Rob Manfred will be in St. Louis for the Cubs-Cardinals game Sunday evening, a busy day at the start of the 2017 Major League Baseball season. The MLB commissioner’s itinerary will be full, with dignitaries to greet, hands to shake, and reporters’ questions to be answered — maybe too saturated for a pit stop by the cage during batting practice.
Because in the aftermath of the collective bargaining agreement last fall, followed by the brief and mostly failed conversations between the union and MLB about pace of action this winter, it’s apparent that a gulf of communication has developed between Manfred and the players.
Based on chats I had with those in uniform from camp to camp this spring, my sense is that the players’ perception of what the commissioner is trying to do is different than what Manfred aims to accomplish. Right now, the dynamic between the players and management is more contentious than I can remember in perhaps the past decade or more.
It doesn’t really matter how we got to this context; what matters is how the two sides would be best served moving forward, because there are significant issues forming on the horizon.
Manfred has indicated time and again that he thinks the sport needs to change, as the league works to draw a younger viewing audience and better position itself for the future, and he wants to affect change. The union’s substantive contribution to the conversation so far has been to say no.
MLB intends to push this conversation again next winter, when it will have the power to unilaterally alter rules. And, down the road, the next round of labor talks may be more difficult, after what was perceived to be a major management victory in 2016.
The more the two sides understand each other, the better, and we know this from recent history. For about a decade, Manfred and the late union chief Michael Weiner led the two sides through relative labor peace because of how well they communicated.
But now it seems there’s a vacuum of contact, and Manfred could help to fill that by talking more with players, to advance past the polite niceties and get to a place where both sides can say what they think and find common ground.
In his first year as commissioner, in 2015, Manfred formally met with teams, in get-to-know-you conversations from clubhouse to clubhouse. He could help himself by resuming that practice this year — maybe in mid-afternoon informal meetings, before the players get to work, so he can speak to the likes of Max Scherzer, Felix Hernandez, Mike Trout, Dustin Pedroia and Adrian Beltre and share his point of view on the rule-change discussion. He could tell them directly what he has told the media: that he really wants to hear from the players, that he would love for them to jump into the conversations with ideas and suggestions and possible solutions, and shape the necessary changes to the players’ product.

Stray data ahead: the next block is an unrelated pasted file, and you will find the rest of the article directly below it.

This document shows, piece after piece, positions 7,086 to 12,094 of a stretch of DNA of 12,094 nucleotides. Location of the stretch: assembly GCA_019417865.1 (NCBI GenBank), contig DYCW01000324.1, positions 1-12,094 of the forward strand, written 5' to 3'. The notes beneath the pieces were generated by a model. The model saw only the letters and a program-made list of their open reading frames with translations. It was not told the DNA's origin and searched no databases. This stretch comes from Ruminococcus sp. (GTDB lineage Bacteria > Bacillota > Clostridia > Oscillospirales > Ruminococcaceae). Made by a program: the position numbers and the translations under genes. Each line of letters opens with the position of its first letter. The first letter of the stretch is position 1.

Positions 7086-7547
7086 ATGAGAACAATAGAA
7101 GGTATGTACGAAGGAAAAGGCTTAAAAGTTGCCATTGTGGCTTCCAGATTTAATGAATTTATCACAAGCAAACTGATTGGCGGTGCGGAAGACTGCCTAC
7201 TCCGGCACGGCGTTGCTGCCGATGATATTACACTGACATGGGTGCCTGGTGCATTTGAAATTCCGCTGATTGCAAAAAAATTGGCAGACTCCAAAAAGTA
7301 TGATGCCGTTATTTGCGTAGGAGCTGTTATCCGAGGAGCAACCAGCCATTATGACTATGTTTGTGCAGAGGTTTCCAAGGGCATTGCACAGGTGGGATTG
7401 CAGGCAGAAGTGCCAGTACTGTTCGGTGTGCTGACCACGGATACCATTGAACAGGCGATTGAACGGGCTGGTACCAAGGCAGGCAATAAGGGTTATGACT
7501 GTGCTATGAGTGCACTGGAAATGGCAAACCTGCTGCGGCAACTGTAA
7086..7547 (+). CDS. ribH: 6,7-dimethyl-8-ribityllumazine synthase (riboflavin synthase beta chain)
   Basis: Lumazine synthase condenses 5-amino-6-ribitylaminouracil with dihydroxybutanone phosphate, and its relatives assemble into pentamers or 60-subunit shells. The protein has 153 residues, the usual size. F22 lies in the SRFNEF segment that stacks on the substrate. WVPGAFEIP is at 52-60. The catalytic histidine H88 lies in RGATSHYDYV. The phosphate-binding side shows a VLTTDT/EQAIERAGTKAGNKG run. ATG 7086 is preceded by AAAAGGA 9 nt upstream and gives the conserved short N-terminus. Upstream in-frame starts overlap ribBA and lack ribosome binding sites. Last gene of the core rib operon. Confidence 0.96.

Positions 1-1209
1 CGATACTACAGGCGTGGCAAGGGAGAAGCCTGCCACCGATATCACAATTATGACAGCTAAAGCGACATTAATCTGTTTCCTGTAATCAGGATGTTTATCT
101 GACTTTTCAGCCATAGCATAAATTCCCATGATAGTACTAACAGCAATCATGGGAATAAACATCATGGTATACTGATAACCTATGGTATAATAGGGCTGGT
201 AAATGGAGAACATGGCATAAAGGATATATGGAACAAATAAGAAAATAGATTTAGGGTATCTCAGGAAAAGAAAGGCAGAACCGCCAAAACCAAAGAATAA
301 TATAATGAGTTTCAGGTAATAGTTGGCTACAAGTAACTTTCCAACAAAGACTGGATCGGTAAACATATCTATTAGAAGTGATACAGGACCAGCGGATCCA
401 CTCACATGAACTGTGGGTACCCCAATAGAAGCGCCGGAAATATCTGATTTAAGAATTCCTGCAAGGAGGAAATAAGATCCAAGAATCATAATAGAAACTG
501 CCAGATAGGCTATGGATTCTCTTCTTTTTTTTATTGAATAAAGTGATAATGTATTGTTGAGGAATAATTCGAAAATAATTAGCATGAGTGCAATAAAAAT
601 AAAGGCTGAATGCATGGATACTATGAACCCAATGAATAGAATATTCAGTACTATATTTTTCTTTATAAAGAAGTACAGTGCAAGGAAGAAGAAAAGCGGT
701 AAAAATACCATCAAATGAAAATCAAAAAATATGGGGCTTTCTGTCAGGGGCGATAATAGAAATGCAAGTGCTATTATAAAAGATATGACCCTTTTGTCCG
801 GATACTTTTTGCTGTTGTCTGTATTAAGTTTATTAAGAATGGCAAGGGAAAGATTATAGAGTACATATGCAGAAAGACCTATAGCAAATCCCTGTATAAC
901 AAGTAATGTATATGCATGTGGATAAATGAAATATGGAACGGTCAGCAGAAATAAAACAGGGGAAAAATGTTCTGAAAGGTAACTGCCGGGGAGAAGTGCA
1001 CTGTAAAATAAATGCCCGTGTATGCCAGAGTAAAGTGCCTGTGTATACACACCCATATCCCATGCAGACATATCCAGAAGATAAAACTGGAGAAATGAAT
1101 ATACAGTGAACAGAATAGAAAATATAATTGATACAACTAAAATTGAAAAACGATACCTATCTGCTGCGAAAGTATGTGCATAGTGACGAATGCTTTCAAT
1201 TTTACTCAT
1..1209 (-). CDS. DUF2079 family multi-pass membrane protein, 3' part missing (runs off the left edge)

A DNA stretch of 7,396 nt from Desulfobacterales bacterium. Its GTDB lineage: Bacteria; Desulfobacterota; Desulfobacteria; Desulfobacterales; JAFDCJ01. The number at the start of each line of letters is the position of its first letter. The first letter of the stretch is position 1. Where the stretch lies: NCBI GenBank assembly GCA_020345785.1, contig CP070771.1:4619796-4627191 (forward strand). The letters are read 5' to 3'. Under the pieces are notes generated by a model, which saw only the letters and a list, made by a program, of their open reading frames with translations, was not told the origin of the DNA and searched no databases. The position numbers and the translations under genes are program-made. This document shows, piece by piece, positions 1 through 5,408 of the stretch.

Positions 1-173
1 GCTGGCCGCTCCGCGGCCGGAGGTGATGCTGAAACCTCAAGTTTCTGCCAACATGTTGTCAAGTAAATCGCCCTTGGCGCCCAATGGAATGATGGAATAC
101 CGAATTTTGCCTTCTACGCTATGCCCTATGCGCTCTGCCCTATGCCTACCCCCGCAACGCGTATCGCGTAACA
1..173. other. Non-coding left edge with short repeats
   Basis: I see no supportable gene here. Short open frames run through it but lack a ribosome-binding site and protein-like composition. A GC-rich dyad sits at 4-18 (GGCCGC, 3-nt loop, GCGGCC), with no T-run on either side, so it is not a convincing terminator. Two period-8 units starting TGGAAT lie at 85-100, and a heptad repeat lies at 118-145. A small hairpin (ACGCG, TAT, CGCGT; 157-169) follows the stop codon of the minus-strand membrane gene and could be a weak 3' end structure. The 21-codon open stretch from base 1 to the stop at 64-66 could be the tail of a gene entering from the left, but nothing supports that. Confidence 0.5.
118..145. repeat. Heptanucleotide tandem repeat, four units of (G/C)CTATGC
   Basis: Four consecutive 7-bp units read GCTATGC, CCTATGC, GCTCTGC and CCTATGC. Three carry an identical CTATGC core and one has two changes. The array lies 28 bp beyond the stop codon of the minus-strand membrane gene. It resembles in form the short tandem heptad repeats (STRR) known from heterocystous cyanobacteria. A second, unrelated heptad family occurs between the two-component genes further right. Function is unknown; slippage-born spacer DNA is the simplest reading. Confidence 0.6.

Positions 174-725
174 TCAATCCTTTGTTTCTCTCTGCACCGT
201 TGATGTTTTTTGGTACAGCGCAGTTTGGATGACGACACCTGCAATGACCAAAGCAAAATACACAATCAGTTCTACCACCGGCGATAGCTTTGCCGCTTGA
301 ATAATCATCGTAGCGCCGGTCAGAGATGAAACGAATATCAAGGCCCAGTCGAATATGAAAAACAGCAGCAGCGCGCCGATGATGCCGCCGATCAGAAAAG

And he could present the information behind management’s belief that alterations are important — the big data points. Through these kind of back-and-forth sessions, he’d give the players a forum to spitball some ideas, like one I heard from a longtime veteran: eliminating the requirement for pitchers to come to a set position with runners on base, which could conceivably save a lot of time.
He could invite input from players, collectively or individually. Look, if Kershaw or King Felix or Justin Verlander or Scherzer called and asked to swing by the commissioner’s office with ideas, it’s hard to imagine Manfred saying no; he’d probably love the chat.
Labor peace has been the bedrock of Manfred’s legacy in baseball. It’s what he worked for under Bud Selig, and it’s what he fostered in his strong working relationship with Weiner. It’s what’s best for the owners and the players.
Manfred’s relationship with MLBPA chief Tony Clark has not been nearly as productive. It seems like there is a fracture developing, gradually but steadily, and unless paths are altered, this stands to worsen under the strain of another rules impasse, or increased labor strife.
Maybe Manfred could help bridge this chasm by communicating with players directly, maybe not, but I suspect that more conversations would glean something helpful, something useful to both sides.